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Inside Turret Three

Range Finder
Local optical range finder.

These are essentially the largest pair of binoculars one is apt to find. To pin range with optics, one wants two lenses as far apart as practical. Here, the left lens tube is shown projecting out the left side of turret three. Below, the right lens tube is shown. This is a back up system. The main optical range finders are Spot One and Spot Two, on top of the main and aft citadel towers, to be shown later in the tour. However, if the turret lost contact with fire control, they could continue to fire under local control.

Range Finder & Crew
Range finder with an underaged crew

Turret Center
Center of a sixteen inch turret

The range finder is to the right. The guns are to the left. The light is so poor in the loading rooms that even with Photoshop post processing, I'm not showing the results. The undersized crew members don't give a correct impression of how small this room seems. I left with a few lumps on my head. That is a periscope just over the boys. The gear computer shown below is behind them and to the right.

An analog gear based computer

Still semi-functional. Knobs are used to input numbers such as target speed, target course, range to target, wind speed, wind direction, own speed, own course, etc... The output directs the guns. This is the small version, located in each main turret, the back up used in case of failures. These allow independent targeting should communications with main fire control be lost. The significantly larger primaries were located in the citadel.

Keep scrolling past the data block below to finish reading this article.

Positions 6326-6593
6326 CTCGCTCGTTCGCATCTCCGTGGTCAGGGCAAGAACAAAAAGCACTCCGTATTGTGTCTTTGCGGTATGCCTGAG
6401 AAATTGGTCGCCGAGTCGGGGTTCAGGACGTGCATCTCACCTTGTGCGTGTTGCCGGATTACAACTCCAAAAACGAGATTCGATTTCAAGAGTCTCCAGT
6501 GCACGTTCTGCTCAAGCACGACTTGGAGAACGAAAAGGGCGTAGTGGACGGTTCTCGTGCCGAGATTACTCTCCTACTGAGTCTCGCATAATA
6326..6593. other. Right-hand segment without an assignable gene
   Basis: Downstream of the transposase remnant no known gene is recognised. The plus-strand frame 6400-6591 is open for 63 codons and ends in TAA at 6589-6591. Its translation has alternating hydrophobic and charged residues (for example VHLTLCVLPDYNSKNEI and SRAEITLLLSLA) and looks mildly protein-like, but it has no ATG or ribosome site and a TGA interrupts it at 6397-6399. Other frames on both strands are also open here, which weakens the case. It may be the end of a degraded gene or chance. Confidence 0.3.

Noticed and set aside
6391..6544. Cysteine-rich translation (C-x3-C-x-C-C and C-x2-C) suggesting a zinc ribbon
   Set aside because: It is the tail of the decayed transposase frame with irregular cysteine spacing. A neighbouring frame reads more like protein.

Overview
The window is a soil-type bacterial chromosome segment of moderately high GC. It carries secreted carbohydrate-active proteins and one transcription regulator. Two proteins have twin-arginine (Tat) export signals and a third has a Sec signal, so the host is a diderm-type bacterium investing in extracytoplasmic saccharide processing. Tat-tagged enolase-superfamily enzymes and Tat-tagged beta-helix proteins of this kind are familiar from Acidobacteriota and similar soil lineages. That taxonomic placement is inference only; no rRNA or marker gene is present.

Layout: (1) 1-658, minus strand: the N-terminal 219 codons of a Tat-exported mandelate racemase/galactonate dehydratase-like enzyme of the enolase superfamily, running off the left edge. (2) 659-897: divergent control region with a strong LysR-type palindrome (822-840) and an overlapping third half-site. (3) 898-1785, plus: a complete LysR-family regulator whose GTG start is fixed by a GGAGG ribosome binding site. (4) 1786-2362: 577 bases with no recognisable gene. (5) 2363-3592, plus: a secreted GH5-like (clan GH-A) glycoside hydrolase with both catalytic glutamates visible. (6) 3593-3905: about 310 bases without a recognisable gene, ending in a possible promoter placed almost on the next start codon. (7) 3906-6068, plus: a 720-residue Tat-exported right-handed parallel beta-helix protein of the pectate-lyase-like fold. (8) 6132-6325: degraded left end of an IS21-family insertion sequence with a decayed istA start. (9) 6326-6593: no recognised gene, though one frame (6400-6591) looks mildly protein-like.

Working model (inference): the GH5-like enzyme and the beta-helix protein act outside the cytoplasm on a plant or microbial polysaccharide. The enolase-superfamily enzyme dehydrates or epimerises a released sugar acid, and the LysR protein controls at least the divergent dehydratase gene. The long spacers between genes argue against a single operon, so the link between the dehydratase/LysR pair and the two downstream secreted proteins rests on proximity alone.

Calculating fall of shot is still an interesting problem with modern computers. I'm a software guy. I can see how the targeting problem is very solvable with semiconductors and modern computers. That they once solved these problems using knobs and gears really impresses me.

The computer shown above is turret 3's. The glass and upper display dials of turret 1's computer has been smashed by less than respectful tourists. On the USS Iowa's home page, a web board is discussing how much access the public should have to the Iowa class ships as they are converted to museums. The opinions vary from open up everything to lock up everything. Some compromise between the two is extremes is necessary. The turrets of the Massachusetts open to the public have been abused over the decades. Turrets are too small to partition off fragile areas with plexiglas. You either open a turret, or you don't. However, through most of the ship, a sheet of plexiglas is placed between the tourists and the more fragile displays. This allows unescorted tours, but is a pain to a web site master with a digital camera. The light levels are generally to low for flashless, and the flash reflects off the plexiglas, ruining any picture.

When I look at the radio room or the radar room and think of the condition of the turrets, plexiglas seems a very good idea. Still, the extant plexiglas on the Massachusetts is getting faded and scratched. Sometime soon they are going to have to start replacing the original plexiglas.

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Shore - Dock - Engines - Dry-dock - Perspectives
Anchor - 16 Inch - George - Turret 3 - Shells - Magazines - Jean Bart - Armor
Hatches - Five Inchers - Inside 5" - Quad 40s - Turkey Trot
AA Directors - Sky - Spot - Radar - Last Look - History - BB Names
Massachusetts - Galveston - Homepage - NavShips & NavRing